The reviving power of a friend’s love by CAROL TYNE JOHNSTON

I AM a lucky, lucky woman. As I write this I’m sitting in the summer house in the photo above, downwind of the goats, drinking iced water and considering a quick dip in the pool.
  I’ve been back in New Zealand from Tyneside for just over a month now and already the pressures of full-time teaching are beginning to take their toll. A week of teaching sees me spending most Friday evenings drinking cheap ‘clearskin’ red wine and dozing on the couch before collapsing into bed. So much for the end-of-the-week Sagittarian party girl I used to be!
  Thankfully, working close to home means I can manage my time better, spending longer days at school which in turn leaves me with more of my weekend free to wind down. And THIS weekend has been a perfect opportunity for me to take a break from the non-stop pressure of teaching. That’s where I’m so lucky. . .
  I have a very close friend who lives in Hawke’s Bay. We met online ten years ago when we were both helping newly-arrived migrants to New Zealand with their ‘settling in’ process. We became firm friends as soon as we met, both of us having similar nurturing natures. When you emigrate to a country on the other side of the world you realise very quickly that a lack of ‘long term’ friends leaves a wounding gap in your life. So when you meet someone whom you immediately love you hang on to them… tight!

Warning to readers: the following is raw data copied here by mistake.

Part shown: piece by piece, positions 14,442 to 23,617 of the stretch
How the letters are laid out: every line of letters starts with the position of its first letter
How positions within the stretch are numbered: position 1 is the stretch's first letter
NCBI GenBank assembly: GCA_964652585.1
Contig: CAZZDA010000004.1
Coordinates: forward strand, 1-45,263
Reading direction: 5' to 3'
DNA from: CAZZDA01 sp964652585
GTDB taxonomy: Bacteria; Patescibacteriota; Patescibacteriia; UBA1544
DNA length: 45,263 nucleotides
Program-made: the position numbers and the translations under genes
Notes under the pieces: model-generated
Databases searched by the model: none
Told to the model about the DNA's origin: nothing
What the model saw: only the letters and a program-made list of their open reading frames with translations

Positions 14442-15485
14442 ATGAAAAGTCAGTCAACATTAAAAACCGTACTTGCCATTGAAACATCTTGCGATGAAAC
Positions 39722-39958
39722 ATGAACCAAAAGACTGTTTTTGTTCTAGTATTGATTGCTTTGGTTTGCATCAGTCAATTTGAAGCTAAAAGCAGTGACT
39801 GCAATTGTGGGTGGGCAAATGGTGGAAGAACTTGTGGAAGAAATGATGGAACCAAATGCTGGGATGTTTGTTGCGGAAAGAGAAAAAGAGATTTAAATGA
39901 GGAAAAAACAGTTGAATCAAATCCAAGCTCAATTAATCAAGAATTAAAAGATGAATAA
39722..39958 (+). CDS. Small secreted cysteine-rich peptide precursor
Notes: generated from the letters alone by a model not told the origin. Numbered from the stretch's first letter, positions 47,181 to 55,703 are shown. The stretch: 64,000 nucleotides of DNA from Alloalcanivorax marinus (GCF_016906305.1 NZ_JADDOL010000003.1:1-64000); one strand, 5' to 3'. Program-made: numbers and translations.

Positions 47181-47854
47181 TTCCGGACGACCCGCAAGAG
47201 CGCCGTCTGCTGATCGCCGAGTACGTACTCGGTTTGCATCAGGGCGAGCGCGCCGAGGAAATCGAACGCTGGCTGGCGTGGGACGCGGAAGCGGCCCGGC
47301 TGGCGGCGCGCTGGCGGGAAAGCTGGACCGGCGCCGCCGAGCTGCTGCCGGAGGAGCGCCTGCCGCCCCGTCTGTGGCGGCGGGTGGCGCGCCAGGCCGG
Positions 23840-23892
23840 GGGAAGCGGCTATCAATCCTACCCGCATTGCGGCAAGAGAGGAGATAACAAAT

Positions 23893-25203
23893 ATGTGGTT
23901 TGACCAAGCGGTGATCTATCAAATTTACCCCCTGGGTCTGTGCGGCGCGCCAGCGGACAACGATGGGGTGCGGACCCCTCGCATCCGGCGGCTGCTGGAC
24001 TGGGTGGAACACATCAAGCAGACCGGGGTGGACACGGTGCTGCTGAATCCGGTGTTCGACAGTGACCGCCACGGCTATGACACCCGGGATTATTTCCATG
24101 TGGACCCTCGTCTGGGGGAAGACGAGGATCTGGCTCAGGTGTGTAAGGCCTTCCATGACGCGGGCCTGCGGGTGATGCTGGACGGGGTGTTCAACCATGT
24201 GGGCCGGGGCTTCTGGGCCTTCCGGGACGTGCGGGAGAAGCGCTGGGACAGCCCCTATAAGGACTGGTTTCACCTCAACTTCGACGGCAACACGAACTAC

Deborah and I have been through a lot in a decade; mostly good, sometimes difficult and occasionally not so great. Considering we are simply lasses from London and Northumberland we get on remarkably well, despite having incredibly different lifestyles.
  But I hadn’t seen her for many months, what with working in industry for a year with a minimum of accrued holidays and then being back in the North East for five months. So when she invited me to a garden party to celebrate the arrival of her in-laws I jumped at the chance.
  That raised the question of how I’d do it; Hawke’s Bay is a long way from me and, newly returned to work, I am still feeling the financial pain of being unemployed for the latter part of last year; keeping my costs down would probably mean a road trip.
  But roads in New Zealand are nothing like those in England. State Highway One (the equivalent of the M1), for instance, is almost all single carriageway. Driving from Wellington to Auckland (approximately the same distance as Newcastle to London) would take a MINIMUM ten hours, even without breaks. No motorway service stations here, either. Just quaint little villages with corner stores providing a ‘comfort stop’ and possibly an ice cream (the Kiwi mainstay, by the way, is a ‘hokey-pokey’ – vanilla with bits of Crunchie Bar-type honeycomb which I can’t abide, it but seems to keep the rest of the nation going!)